In 2012, malaria was responsible for more than 625,000 deaths, according to the World Health Organization. And most of those were among African children younger than the age of 5. Researchers have been searching for years for a drug that can fight malaria quickly before the parasite responsible for the condition becomes resistant to it. Now, a team of researchers has found a compound that may be able to kill all traces of the malaria parasite within 48 hours.
According to a new study, which was published recently in the Proceedings of the National Academy of Sciences, researchers have identified a compound called (+)-SJ733 that can kill red blood cells infected with malaria without damaging healthy cells.
The study was conducted by an international team led by researchers at St. Jude Children's Research Hospital in Memphis, Tennessee, where the compound was first isolated in previous research. The team found that in animal studies, a single dose of (+)-SJ733 killed 80 percent of malaria parasites within 24 hours. After 48 hours, no trace of the parasite was detectable, The Economic Times reported. Researchers found that the new compound disrupts the internal sodium balance of the cells infected with malaria while leaving the uninfected cells alone.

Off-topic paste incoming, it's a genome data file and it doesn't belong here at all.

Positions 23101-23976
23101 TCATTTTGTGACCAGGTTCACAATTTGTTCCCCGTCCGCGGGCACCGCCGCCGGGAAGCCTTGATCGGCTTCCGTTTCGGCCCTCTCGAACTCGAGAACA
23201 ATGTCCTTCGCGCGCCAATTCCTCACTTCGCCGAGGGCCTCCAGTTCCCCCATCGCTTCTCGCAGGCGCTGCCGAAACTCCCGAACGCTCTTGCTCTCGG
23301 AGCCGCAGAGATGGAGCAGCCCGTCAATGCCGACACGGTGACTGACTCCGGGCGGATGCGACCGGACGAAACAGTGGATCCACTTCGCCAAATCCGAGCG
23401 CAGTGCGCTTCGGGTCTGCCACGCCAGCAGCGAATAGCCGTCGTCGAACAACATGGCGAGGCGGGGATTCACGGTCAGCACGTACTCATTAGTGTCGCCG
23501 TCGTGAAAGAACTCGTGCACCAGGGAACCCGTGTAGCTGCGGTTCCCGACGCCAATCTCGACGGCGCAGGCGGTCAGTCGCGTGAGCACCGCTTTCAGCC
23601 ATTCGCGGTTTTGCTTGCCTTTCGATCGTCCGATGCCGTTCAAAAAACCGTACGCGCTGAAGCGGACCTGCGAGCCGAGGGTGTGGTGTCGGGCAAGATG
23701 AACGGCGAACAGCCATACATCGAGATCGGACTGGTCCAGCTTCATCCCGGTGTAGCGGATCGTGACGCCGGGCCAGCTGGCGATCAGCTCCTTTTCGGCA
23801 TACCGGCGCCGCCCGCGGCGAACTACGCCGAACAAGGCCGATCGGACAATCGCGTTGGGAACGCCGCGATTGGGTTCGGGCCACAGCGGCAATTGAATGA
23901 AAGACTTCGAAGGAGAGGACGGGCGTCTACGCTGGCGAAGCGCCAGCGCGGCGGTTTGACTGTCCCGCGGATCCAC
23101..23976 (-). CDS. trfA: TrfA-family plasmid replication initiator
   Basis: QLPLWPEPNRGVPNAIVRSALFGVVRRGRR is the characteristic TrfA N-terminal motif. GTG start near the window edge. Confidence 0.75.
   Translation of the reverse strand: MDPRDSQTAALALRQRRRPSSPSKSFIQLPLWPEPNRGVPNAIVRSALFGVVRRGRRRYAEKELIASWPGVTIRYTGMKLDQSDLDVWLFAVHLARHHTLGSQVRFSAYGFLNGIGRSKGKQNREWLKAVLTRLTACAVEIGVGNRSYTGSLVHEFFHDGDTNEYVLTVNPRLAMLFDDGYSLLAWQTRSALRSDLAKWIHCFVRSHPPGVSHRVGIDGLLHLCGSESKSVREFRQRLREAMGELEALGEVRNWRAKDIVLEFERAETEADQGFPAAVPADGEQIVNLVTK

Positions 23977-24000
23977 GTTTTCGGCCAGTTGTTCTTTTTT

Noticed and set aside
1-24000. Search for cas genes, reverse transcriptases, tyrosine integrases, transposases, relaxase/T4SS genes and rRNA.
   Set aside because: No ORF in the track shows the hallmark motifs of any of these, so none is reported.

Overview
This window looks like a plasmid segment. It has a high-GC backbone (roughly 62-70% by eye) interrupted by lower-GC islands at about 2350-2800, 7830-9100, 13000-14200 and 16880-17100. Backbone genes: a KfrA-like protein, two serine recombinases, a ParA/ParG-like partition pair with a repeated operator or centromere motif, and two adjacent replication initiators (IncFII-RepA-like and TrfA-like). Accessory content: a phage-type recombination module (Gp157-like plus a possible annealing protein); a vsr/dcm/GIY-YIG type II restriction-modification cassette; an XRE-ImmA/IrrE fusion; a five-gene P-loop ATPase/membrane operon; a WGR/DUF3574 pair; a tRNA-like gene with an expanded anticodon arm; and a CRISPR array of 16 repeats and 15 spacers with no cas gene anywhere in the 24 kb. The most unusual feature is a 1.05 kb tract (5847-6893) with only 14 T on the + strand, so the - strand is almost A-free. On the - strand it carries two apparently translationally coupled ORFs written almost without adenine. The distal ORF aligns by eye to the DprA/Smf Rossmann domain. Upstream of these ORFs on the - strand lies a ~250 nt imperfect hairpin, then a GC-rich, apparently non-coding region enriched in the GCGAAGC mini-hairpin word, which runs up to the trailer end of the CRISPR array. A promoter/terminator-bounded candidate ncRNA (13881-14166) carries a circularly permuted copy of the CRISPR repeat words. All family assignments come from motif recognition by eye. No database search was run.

The next step for the team is to carry out safety trials of the compound in healthy human adults. If it continues to be effective, this breakthrough could be responsible for saving hundreds of thousands of lives every year.
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